When parents decide to get divorced, the process can be stressful and emotionally charged, especially when it comes to the issue of child custody. This sensitive matter becomes even more complicated when you, or your spouse, has a substance abuse issue. If you are struggling with an addiction to opioids, alcohol, or any other substance, it is important to understand the uphill battle you are likely to encounter when seeking custody over your child, or children, during a divorce.
Here is a true story highlighting the risks associated with failing to plan your estate. A happily married couple with two teenage children worked diligently and saved their earnings to the point that they had an estate worth roughly $4 million. They resided in San Rafael, California (an affluent area in Marin County). Despite having a fairly large estate, the married couple opted to procrastinate and failed to invest the time and resources in creating an estate plan. Like many couples, they thought to themselves, “We'll get around to planning our estate another time.” Unfortunately, that time never arrived.
A divorce case involving a parent with a mental illness or psychological condition is inherently complex and will prove challenging. Why? Because the terms “mental illness” and “psychological condition” are quite broad and may include a parent who is depressed, a parent with anxiety, and/or a parent struggling with dissociative personality disorder, bipolar disorder, or another serious condition. As you can tell, the nature of each disorder is different, which typically means how a particular mental illness or condition will impact a particular child custody case varies and is unpredictable.
When someone neglects to draft a will, trust or any type of estate plan before they die, then the laws of intestate succession come into play and govern how the decedent's assets would be distributed to any relatives. Basically, intestate succession means the government gets to control how the fruits of your labor are distributed to any surviving spouse, children, and other relatives.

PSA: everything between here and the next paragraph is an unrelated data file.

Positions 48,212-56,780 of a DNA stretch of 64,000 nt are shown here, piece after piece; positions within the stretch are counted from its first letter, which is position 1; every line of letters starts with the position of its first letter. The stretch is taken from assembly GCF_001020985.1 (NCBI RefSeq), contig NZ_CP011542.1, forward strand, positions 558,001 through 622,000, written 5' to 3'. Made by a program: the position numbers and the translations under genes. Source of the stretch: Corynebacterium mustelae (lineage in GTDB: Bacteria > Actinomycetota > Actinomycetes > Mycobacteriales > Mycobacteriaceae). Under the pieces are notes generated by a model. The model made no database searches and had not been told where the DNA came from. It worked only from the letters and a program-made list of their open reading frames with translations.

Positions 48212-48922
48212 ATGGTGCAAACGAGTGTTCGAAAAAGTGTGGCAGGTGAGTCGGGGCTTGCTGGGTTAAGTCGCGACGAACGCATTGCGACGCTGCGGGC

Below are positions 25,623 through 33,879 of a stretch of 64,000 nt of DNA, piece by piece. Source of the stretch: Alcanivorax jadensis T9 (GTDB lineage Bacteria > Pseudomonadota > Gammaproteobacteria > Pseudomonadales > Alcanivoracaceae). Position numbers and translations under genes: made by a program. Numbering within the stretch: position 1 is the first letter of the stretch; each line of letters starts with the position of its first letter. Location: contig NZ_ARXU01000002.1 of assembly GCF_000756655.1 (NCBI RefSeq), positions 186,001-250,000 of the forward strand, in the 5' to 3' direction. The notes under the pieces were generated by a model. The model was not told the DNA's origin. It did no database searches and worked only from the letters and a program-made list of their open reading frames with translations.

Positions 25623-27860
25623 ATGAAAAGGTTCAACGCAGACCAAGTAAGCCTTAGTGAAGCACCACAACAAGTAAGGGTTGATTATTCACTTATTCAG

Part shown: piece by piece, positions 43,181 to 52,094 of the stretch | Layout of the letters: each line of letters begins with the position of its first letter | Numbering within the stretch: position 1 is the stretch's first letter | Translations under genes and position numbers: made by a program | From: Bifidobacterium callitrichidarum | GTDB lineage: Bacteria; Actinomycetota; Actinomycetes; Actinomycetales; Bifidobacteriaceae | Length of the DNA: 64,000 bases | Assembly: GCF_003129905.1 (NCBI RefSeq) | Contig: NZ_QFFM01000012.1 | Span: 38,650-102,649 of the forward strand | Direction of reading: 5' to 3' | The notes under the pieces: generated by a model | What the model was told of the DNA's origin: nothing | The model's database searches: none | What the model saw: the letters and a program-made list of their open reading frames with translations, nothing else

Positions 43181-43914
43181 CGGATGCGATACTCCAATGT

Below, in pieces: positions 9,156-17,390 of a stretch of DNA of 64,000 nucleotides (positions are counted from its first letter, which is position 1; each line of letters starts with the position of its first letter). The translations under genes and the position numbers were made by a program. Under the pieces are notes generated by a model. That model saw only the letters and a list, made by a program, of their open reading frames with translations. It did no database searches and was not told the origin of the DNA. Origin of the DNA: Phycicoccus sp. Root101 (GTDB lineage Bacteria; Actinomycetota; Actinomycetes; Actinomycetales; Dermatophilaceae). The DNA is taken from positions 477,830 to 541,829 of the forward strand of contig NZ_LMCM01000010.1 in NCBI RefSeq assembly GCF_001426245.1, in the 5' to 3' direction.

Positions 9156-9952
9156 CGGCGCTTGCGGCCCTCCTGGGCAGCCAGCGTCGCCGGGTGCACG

When someone decides to take action and plan their estate, a common question arises: "should I create revocable living trust or draft a will?" This question is often followed by asking, "What are the differences between a trust and a will?" This article is intended to help address these important questions.
If you have been threatened by another individual or been subjected to physical violence, you may be able to obtain a restraining order that legally prohibits the individual from coming in contact with you or even being within a certain distance of your residence. If you are looking to get a restraining order, but are unsure about the legal process necessary to get one, this article is for you.
If you want to draft a Last Will and Testament (also simply referred to as a “will”), it probably means you want to take steps to protect your hard-earned assets and protect your loved ones. A will is a legal document that formally sets forth your wishes and preferences for how your property should be distributed and what should be done with any minor children (if applicable). A will is the document where you name a personal representative who will be responsible for settling your affairs.
When a married couple decides to part ways and file for divorce in California, a critically important issue that must be addressed before the divorce is finalized is financial support. In most divorce cases, the issue of financial support revolves around two different forms of financial aid – (i) child support and (ii) spousal support.
Pop star Britney Spears is doing more than making large sums of money singing and dancing in Las Vegas. She is shedding light on a legal mechanism that can have a significant impact on an individual's life - conservatorship. If you are familiar with the concept of conservatorship, I apologize in advance, but I must hit you one more time with some facts.
Experts describe “coercive control” as a pattern of abusive behavior inflicted upon someone by their partner (typically a spouse or similar significant other). Coercive control typically involves a spouse employing a combination of violence, intimidation, humiliation, isolation, and control to subordinate the will of their significant other.